The story of our bread begins many years ago in kitchens far, far away. Growing up in Sao Paulo, Brasil Blaine was fortunate to always have access to magnificently fresh bread. The local neighborhood padaria (bread bakery) offered hot bread, straight from the oven twice a day and Blaine's mother’s oven often produced the weekly sandwich bread the family would consume. To this day the aromas of hot, crackling bread wafting through our home are still some of the most nostalgic, harkening back to those fond memories of mornings spent in line with neighbors waiting for the first bake of the day or of gathering around the dinner table with friends and family. Bread has always connected us to the people we love most.
by Blaine Davis
In college, my best friend Joshua Hicks lent me a book called Bread Builders, written by Alan Scott, a man who revolutionized wood-fired bread ovens and European hearth-style bread in this country and Daniel Wing, a retired medical doctor. Half of the book is about the biology and chemistry of bread, and the other half is about wood-fired ovens and the relationship between breads and the ovens that bake them. Needless to say, I was intrigued and would go on to purchase my own copy of the book and read it many times over the ensuing years.
For the past decade, I’ve dreamed aloud with my wife, Karin, and my brother and sister in law, Tim and Lindsay, and pretty much any one who would listen about building a wood-fired brick oven. Two years ago, sitting in Tim and Lindsay’s living room we started dreaming together, scheming through hypotheticals, daring to ask “what if?” We decided that we would build an oven together, that we would bake bread together, that we would make it our mission to feed Tyler the best bread the city had ever tasted. And in the midst of this “togetherness” we would forge a space for people to belong, to be fed, and to find family.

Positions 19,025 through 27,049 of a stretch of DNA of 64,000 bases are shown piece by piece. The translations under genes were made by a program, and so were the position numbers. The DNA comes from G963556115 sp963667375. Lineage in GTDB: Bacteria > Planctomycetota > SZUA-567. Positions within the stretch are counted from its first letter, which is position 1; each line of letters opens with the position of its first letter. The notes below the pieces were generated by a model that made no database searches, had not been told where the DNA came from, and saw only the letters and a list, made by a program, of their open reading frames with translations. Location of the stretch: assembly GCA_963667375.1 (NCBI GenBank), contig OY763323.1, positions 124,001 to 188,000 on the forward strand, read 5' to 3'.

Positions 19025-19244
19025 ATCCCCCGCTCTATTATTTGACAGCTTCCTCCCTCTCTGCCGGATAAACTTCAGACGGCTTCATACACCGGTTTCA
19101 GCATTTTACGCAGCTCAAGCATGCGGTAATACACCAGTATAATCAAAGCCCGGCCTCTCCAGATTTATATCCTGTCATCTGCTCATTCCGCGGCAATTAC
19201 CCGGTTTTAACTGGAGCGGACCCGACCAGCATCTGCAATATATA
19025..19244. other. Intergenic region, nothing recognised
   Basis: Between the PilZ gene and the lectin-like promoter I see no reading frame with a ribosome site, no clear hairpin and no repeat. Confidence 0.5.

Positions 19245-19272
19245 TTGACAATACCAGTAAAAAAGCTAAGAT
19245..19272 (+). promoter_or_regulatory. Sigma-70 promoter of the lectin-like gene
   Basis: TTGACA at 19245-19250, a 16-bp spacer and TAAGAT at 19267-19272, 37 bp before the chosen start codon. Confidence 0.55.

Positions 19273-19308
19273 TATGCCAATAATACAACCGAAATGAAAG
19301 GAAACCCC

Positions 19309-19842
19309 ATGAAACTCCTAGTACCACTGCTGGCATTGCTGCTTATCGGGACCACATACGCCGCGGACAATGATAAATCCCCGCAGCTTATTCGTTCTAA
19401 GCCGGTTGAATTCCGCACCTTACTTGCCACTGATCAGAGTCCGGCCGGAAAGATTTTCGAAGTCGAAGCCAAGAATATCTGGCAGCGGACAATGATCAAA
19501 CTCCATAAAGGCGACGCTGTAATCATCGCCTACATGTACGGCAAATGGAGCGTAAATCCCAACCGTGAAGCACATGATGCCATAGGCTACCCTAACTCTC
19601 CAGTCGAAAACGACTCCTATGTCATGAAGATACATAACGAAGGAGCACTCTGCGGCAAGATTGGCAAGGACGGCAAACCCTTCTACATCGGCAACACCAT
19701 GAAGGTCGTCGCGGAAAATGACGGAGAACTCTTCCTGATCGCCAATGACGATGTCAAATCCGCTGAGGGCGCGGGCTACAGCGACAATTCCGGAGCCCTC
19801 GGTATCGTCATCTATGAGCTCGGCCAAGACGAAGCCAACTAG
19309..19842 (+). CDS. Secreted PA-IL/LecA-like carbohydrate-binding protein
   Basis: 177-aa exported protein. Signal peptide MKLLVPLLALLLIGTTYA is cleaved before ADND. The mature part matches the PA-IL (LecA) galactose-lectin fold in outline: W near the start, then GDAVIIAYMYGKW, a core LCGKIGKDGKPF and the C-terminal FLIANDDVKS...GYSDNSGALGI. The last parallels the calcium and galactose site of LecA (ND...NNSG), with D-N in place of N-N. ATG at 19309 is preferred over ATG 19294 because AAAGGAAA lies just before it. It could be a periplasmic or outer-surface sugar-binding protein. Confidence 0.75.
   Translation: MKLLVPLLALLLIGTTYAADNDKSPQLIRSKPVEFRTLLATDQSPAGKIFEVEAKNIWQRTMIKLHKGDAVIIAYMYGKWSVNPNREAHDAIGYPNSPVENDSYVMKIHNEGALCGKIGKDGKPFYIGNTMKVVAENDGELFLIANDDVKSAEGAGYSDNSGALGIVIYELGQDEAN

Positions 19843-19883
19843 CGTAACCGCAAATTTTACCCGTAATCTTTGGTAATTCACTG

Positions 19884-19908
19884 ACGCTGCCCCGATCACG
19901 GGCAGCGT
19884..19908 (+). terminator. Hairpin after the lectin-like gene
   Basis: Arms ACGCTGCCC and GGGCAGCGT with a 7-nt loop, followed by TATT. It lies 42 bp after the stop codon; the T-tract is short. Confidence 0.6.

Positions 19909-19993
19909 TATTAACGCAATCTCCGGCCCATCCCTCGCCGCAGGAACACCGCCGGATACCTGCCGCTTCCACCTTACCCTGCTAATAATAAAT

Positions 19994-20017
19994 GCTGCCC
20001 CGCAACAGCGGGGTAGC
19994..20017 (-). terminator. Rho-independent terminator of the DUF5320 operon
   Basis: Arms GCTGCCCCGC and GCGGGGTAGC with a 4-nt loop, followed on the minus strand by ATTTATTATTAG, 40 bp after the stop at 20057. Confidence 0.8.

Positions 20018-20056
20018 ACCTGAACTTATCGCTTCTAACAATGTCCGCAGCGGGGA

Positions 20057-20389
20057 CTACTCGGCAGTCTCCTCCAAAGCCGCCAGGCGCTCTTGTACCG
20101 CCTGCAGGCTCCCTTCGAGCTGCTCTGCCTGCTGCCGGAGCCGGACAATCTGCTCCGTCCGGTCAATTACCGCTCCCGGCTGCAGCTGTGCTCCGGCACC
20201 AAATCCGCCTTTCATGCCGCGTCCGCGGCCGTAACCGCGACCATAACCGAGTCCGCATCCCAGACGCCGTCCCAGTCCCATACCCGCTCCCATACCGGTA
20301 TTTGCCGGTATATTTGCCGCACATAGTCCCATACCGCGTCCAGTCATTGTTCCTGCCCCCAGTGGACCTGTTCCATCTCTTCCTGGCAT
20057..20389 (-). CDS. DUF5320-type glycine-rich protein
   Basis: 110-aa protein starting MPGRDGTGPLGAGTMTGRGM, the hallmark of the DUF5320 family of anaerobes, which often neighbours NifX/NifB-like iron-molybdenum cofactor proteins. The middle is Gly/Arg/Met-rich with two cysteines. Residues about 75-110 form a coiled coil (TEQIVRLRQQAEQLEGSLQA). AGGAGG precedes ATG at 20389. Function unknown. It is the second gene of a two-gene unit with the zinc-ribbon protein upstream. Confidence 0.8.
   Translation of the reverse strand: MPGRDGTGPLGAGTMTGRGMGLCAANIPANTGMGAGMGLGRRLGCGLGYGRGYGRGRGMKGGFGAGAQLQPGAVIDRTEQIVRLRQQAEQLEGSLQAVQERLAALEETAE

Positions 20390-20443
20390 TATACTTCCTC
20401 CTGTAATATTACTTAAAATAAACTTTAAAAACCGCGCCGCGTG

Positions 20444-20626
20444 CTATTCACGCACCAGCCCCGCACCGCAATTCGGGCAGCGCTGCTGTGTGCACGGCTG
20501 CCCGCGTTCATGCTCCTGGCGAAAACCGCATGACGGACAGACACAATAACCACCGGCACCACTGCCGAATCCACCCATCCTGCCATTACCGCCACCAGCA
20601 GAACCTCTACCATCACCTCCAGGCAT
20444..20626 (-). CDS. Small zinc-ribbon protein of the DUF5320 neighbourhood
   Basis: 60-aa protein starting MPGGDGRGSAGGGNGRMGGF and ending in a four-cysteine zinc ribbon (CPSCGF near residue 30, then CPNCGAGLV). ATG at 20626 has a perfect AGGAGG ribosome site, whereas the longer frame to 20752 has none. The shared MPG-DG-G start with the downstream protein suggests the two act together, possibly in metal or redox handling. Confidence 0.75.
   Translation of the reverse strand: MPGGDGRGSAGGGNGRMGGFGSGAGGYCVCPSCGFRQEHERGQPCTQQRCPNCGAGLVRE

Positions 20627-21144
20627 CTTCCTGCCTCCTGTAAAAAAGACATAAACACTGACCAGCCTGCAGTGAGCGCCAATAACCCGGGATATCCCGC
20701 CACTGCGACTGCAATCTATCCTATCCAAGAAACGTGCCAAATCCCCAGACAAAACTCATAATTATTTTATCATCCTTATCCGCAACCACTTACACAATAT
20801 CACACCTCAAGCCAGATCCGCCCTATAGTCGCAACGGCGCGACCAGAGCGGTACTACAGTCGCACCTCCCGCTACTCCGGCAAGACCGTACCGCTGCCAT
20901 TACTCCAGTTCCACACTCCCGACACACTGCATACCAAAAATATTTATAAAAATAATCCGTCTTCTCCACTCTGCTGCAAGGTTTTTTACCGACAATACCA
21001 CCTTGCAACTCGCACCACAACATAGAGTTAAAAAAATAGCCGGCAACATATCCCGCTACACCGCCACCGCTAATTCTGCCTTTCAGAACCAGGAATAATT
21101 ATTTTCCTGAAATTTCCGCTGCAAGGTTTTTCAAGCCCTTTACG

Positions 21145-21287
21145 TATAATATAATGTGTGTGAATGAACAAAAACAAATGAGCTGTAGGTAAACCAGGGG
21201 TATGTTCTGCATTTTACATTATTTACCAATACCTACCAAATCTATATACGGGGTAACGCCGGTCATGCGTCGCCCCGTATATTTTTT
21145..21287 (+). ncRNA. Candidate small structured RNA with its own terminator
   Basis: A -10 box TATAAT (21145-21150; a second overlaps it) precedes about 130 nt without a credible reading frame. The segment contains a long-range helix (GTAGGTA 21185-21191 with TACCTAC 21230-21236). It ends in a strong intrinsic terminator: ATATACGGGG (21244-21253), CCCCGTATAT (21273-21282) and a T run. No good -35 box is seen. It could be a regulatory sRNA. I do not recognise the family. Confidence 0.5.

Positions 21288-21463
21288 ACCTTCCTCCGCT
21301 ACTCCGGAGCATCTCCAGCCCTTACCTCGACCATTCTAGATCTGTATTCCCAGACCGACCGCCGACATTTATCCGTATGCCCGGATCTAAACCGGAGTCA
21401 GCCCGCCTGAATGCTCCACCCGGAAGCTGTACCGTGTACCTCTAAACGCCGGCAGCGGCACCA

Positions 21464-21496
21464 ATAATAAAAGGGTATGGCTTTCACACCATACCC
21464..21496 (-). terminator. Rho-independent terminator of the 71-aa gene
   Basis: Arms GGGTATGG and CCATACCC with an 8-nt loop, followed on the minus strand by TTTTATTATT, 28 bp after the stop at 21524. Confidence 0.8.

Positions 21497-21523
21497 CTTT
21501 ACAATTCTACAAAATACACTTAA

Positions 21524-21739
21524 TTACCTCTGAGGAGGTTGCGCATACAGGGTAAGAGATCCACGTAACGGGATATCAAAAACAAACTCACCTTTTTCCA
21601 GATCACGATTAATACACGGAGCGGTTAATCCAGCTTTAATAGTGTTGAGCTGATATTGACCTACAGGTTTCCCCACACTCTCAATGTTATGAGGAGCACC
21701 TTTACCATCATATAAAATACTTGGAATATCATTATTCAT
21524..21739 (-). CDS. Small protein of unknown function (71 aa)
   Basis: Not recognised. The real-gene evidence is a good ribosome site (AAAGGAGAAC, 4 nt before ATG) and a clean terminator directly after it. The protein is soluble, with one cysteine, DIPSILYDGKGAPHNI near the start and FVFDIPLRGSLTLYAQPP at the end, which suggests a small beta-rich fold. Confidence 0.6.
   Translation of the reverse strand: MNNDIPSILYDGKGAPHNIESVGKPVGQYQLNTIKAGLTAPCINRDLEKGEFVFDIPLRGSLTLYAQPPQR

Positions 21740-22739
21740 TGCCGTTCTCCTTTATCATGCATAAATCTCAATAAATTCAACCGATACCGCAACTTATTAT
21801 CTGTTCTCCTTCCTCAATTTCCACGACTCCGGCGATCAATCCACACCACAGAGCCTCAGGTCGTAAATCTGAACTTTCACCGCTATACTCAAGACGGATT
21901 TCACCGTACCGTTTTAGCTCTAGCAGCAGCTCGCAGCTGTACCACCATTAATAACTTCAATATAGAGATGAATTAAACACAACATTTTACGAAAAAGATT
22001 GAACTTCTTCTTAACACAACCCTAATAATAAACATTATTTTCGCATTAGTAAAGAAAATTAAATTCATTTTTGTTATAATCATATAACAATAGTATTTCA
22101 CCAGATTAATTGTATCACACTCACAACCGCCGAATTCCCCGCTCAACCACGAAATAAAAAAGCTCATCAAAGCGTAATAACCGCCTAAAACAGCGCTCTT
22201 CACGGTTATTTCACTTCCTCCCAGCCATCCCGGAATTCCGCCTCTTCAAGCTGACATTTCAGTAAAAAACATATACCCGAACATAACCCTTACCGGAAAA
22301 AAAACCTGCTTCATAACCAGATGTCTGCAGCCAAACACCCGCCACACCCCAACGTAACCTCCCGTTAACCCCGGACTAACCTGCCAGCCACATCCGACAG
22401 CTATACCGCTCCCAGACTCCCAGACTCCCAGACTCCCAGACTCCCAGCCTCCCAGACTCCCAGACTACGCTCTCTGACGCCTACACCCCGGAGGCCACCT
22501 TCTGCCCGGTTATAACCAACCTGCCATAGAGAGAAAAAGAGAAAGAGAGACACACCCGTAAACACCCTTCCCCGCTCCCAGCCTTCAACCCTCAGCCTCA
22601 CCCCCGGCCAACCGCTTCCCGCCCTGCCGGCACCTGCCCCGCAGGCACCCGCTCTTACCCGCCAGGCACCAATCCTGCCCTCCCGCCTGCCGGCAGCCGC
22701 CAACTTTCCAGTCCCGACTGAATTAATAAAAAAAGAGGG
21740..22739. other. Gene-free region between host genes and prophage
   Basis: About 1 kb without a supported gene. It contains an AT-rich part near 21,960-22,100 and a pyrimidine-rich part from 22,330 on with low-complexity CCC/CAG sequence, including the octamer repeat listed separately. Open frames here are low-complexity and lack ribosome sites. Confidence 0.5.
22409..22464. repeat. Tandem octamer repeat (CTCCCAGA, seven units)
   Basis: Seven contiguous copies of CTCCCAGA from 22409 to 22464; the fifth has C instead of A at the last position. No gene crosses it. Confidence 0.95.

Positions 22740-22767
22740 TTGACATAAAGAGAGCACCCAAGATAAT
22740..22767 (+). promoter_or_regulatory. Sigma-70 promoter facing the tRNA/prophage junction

And so we broke ground in December of 2013 and began building an oven. Tim and I had never built an oven before, let alone poured concrete or laid bricks, but we were open learn, and have discovered that bricks are best set one at a time, and that patience yields its own benefits. Through many long weekends and the help of faithful friends, we fired our oven and began the curing process in November of 2014. We held our first pizza event in December of the same year and began preparations for the launch of what would become Sola Bread Co., Tyler’s first wood-fired naturally leavened microbakery.
December 2014 also brought an expansion to our family. Tim and Karin’s younger brothers, Tommy and John Patrick moved to Tyler to join the team. They both work for BellaCor Paint, Tim’s commercial/residential painting firm as well as working with Sola Bread. Each is a vital part of our current operation and future dreams. We are rich in family and so grateful to work with people we love. Family is the basis for life, and we have chosen to live life together.
Sola Bread Co. came to life in April 2015 as we brought our first loaves to sell at the Rose City Farmer’s Market that is graciously hosted by Juls Restaurant on Old Jacksonville Road in South Tyler. We honestly didn’t know how the Tyler market would receive naturally leavened hearth bread, but we’ve been pleasantly surprised at the warm welcome and have been abundantly blessed by the friends and community we have gained along the way.
Our ultimate goal is to move beyond the Cottage Law industry and establish a brick and mortar location with a much larger wood-fired oven. We would love to bring the concept of the local, neighborhood bakery to life in Tyler, TX. However, we want to grow sustainably, in line with demand, and not outpace ourselves. Maintaining high quality and a balanced lifestyle are our standards for growth. We hope that you will join us as we dream, as we grow, and as we eat. We hope that you will become a part of our family and that someday we can break bread together.